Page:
Thursday, March 08, 2007

Marc Hassenzahl on User Experience

A great interview on UX ...

"... Interviewer: Sascha Mahlke

[I: ] You were one of the first researchers who studied qualities of interactive systems that go beyond instrumental aspects (the accomplishment of action goals). In the last few years a lot of research has been published in this area and various aspects of non-instrumental qualities have been discussed. You started with the idea of hedonic quality and then differentiated the aspects of identification and stimulation. What dimensions of non-instrumental quality seem to be important from your point of view today?

[Hassenzahl: ] At first, I introduced pragmatic and hedonic aspects to make people in Human-Computer Interaction aware of the fact that there is more to product use than the mere accomplishment of action goals. Hedonic quality was then further specified as stimulation, identification and evocation. ‘Stimulation' is a product's perceived ability to surprise, to be novel. ‘Identification' is about a product's ability to communicate a favorable identity relevant others. And ‘evocation' is about the memories attached to a product. I've selected these four aspects (one pragmatic, three hedonic) because I believe them to be the most important sources of acceptance, usage, liking, and positive emotions. Accordingly, all should remain in our focus as researchers or practitioners.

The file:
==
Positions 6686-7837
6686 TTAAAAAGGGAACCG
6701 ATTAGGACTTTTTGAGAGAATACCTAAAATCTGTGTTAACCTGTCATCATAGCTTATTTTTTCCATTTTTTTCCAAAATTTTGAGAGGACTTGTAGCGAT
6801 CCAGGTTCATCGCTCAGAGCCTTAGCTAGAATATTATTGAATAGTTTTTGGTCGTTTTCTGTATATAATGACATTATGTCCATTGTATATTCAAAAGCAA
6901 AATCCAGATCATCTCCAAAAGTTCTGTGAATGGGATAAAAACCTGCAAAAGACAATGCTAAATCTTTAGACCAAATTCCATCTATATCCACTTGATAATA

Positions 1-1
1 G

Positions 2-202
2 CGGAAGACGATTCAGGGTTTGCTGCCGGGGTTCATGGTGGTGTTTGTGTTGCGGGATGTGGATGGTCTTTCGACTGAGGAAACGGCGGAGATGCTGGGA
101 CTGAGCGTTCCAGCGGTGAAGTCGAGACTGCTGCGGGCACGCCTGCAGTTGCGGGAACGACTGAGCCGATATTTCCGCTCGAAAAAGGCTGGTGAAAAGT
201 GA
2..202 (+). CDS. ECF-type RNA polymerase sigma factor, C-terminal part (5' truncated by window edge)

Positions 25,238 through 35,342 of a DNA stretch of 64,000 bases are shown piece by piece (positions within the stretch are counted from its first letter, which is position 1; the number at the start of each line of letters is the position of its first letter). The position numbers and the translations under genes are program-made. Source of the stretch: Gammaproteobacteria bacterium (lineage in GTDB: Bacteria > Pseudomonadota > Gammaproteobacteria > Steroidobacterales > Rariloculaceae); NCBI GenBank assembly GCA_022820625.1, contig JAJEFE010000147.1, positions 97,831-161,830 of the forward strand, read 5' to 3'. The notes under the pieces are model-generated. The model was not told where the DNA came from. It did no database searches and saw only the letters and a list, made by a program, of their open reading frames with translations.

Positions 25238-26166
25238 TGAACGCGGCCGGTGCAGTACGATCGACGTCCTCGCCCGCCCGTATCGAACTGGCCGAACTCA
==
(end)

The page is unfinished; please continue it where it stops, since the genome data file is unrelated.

As a first step, the broad distinction between pragmatic and hedonic helps to bridge gaps between ergonomists, usability engineers, marketers, and designers by providing a vocabulary to talk about the different implications of both aspects. The further specification of hedonic qualities helps to better understand the multilayered nature of product use and liking. It provides categories for analysis.

To give an example, I heard a talk by a researcher, who ran interviews with laypeople about their favorite product. She showed an example interview of an old man talking about the features of his favorite tool. For the inattentive listener, this man talked about the tool solely in terms of its utility and usability. The interview could even be taken as an example of how important those aspects are to people. However, the man introduced the tool by remarking that it was already used by his father, which made it special to him, before going on with details on its particular advantages.

This is clearly about evocation, but it is only because I have the according category that I am able to understand this ‘quality' aspect of the tool. This example also shows a particular difficulty with hedonic qualities. It is hard to talk about them and, thus, they are easily missed in user research."    (Continued via HOT Topics)    [Usability Resources]


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